Telcos Move Closer To Video Over ADSL


Internet-based technical innovations coming this fall
promise to bring entertainment services closer to reality for telcos and other entities
deploying ADSL links.

Examples can be found in the service territories of NBTel
in the Canadian province of New Brunswick and Kingston Communications Group in the East
Yorkshire region of England. Those companies have begun commercial offerings of digital-TV
services over asymmetrical-digital-subscriber lines in preparations for full-scale
rollouts in the weeks ahead.

In both cases, the companies are deploying
"headend-in-a-box" hardware from PixStream Inc., in conjunction with the
digital-TV operating system developed by iMagicTV Inc., to offer customers a full slate of
TV services delivered in MPEG-2 format via Internet-protocol-multicasting technology.

At the same time, in unrelated developments that represent
further advances in Web-based entertainment, Internet content providers are turning to two
suppliers of a new type of distribution service that could overcome Internet bottlenecks
that impede video delivery.

Akamai Technologies Inc. and Sandpiper Networks Inc. are
offering Web-site owners services that deliver content to Internet-service providers'
points of presence using proprietary technology that greatly enhances caching and other
speed-up techniques.

Such developments were once of little concern to major
telephone companies. But the threat of bundled full-service competition from AT&T
Corp. and other MSOs made incumbent carriers realize the danger of not having TV services
to go with high-speed-data and voice services, PixStream vice president of marketing David
Caputo said.

"Besides the deals with NBTel and Kingston, we have
trials under way with five carriers, including one large incumbent in the United States
and one in Canada," he added.

While ADSL doesn't represent the ultimate answer to
meeting the cable-TV threat, it is proving to be a more viable bridge to digital TV than
many had thought -- thanks partly to capabilities represented by the PixStream/iMagicTV

NBTel, for instance, is offering the full slate of
government-approved TV services -- representing 76 channels, along with 30 digital-audio
channels -- over full-rate ADSL links. That capacity could expand to hundreds of channels
if services were available, said Marcel LeBrun, president and CEO of iMagicTV, which is
owned in part by NBTel parent Aliant Inc.

"The data rates on their ADSL lines range from a
minimum of 4 megabits per second to 8 mbps, so there's enough capacity to serve
multiple TV sets in the home," LeBrun noted.

PixStream and iMagicTV use IP multicasting between the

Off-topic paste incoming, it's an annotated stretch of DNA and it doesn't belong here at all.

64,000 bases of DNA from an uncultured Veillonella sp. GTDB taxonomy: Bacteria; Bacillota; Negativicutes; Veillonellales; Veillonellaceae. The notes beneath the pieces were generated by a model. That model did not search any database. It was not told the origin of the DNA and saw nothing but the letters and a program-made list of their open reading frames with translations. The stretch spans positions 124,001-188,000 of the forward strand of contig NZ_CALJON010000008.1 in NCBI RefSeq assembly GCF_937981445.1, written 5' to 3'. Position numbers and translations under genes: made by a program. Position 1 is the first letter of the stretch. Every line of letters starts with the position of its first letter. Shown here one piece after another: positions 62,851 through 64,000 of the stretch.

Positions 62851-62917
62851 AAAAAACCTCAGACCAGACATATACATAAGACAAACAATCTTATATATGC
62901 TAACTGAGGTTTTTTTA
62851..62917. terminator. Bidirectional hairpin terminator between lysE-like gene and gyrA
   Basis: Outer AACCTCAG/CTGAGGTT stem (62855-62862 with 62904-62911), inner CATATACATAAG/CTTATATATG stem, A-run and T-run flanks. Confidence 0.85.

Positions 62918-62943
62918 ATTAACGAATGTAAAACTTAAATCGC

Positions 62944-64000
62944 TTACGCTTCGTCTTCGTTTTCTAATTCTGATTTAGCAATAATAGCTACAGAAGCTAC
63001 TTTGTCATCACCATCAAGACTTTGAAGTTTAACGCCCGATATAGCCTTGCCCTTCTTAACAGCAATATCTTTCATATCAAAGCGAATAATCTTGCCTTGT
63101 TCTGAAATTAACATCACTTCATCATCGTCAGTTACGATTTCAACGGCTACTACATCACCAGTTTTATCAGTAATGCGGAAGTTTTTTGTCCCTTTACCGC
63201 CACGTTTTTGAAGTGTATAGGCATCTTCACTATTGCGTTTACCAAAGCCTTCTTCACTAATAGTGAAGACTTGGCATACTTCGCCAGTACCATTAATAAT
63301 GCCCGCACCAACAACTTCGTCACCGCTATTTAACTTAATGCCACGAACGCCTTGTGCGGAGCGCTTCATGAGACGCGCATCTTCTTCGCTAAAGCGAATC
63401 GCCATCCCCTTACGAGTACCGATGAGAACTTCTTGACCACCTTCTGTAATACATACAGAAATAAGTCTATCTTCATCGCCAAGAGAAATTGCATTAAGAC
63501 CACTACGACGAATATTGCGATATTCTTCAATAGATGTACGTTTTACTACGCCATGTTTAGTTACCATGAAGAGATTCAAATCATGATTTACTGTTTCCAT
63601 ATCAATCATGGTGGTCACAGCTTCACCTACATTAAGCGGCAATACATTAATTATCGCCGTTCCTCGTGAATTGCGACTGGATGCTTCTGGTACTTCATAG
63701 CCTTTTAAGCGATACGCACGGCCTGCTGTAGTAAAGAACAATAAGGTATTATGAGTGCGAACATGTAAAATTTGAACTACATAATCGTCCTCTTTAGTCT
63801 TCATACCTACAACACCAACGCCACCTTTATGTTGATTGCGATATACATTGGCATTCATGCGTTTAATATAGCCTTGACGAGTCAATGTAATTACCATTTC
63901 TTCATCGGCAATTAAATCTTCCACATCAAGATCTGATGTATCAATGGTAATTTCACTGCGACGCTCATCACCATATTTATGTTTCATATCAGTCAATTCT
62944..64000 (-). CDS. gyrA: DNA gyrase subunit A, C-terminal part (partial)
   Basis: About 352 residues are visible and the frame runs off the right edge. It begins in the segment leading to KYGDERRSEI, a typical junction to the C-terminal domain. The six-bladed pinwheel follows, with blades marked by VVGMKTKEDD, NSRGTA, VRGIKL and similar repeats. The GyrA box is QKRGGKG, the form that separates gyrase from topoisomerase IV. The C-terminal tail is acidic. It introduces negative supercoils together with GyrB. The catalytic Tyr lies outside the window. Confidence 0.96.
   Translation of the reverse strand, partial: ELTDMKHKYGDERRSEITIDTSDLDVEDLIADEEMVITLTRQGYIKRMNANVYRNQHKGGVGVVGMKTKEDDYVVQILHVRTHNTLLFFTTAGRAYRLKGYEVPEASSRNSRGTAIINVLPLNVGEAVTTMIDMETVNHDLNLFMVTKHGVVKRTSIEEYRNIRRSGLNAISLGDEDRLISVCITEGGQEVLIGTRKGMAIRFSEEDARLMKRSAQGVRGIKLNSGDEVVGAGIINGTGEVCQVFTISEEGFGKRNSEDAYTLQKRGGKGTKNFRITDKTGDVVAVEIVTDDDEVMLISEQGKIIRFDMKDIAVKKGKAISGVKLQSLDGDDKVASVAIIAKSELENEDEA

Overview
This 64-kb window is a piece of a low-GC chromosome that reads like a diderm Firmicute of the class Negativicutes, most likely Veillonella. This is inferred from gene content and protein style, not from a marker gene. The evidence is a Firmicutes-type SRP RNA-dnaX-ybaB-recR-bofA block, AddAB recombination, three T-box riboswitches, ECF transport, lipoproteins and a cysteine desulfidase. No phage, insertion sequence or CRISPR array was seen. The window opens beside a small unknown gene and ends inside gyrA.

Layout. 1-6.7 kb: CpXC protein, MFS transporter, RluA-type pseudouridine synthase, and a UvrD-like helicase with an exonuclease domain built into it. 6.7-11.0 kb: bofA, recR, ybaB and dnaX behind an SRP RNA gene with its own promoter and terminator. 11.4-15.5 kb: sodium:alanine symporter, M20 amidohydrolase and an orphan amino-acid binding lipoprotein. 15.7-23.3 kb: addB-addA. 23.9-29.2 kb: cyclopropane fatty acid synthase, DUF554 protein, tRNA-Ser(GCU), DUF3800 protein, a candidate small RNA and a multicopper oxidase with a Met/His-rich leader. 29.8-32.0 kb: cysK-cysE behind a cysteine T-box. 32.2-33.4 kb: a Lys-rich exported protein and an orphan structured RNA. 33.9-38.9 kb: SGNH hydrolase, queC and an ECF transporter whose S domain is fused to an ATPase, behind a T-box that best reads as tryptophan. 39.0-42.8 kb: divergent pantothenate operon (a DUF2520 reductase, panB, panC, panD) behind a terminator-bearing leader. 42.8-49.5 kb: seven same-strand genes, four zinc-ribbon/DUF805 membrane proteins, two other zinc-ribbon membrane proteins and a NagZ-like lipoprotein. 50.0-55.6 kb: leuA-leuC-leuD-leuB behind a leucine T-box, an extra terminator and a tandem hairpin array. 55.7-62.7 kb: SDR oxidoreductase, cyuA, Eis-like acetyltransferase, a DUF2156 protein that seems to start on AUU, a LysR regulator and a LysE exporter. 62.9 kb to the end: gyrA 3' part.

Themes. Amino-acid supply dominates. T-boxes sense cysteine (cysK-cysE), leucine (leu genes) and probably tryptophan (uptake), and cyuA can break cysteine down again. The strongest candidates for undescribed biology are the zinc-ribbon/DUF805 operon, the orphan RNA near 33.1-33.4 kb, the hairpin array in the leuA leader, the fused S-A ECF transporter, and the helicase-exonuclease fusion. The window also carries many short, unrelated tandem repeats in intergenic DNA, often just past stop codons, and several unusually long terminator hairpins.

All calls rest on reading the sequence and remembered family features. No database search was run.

headend and the DSLAMs (DSL-access multiplexers) that typically reside in
central-office-switch enclosures. The PixStream headend takes in analog or digital video
from any source, converts it to MPEG-2 and encapsulates the MPEG frames into IP packets.

The IP-multicast protocol allows all of the channels to be
streamed to all of the DSLAMs, and it offers a means of channel tuning that is key to
keeping costs down and keeping the process simple, Caputo noted.

"By employing very dense, integrated processing
technology, we're able to do in a single module what it takes 10 to 20 seven-foot
racks to do in an analog cable headend," Caputo said. "So telcos only have to
spend $1 million to $2 million for our gear, compared to the $20 million or more
they'd have to spend on traditional headends."

The downside for telcos is that full-rate ADSL can't
be delivered on a ubiquitous basis without major upgrades. That is why most carriers are
offering a much lower-rate ADSL service as the basic-level high-speed-data service --
typically in the 384-kilobit-per-second to 768-kbps range.

Even at these rates, current coverage is limited to about
60 percent of the total lines. That percentage is about to go up, though, as new equipment
is designed to work with lines that are connected to remote terminals served by
digital-loop carriers.

But the full-rate ADSL option offers a low-cost transition
into the video business for telcos, insofar as the ADSL systems they deploy can be
operated at full-rate, LeBrun noted.

For example, telcos that can't deliver a 5-mbps or
better line rate to some customers could begin deploying fiber deeper and using the
variation on DSL known as "VDSL" (very high-rate DSL), which uses shorter
copper-line distances to deliver data at 26 mbps to 52 mbps.

Telcos and ISPs are also exploring ways to tap enhanced
content from Web sites, which can be delivered to TVs using the types of set-tops being
supplied by Pace Micro Technology plc and other vendors.

To do so, telcos need to deliver streamed media efficiently
across the Internet and related long-haul lines -- which is where the Akamai and Sandpiper
technologies come into play.

"Akamai's core specialty is the ability to get
content out to points of presence that are close to end-users so that just a few users are
impinging on the servers at any one time," Cisco Systems Inc. vice president of
marketing Larry Lang said. Cisco is working with Akamai on a Web-streaming demonstration.

Akamai's system uses distributed servers to instantly
deliver the initial outline of each Web page in HTML (HyperText Markup Language) format to
the end-user from the closest POP, and then to tap other locations for cached content to
fill out the page shells.

A similar capability is being offered by Sandpiper, which
recently contracted with RealNetworks Inc. to equip its servers with RNI's
"G2" streaming technology.

"There's a lot of attention on the last-mile
problem, but there's also a first-mile issue, and that's what we're
focusing on," Sandpiper president and CEO Leo Spiegel said.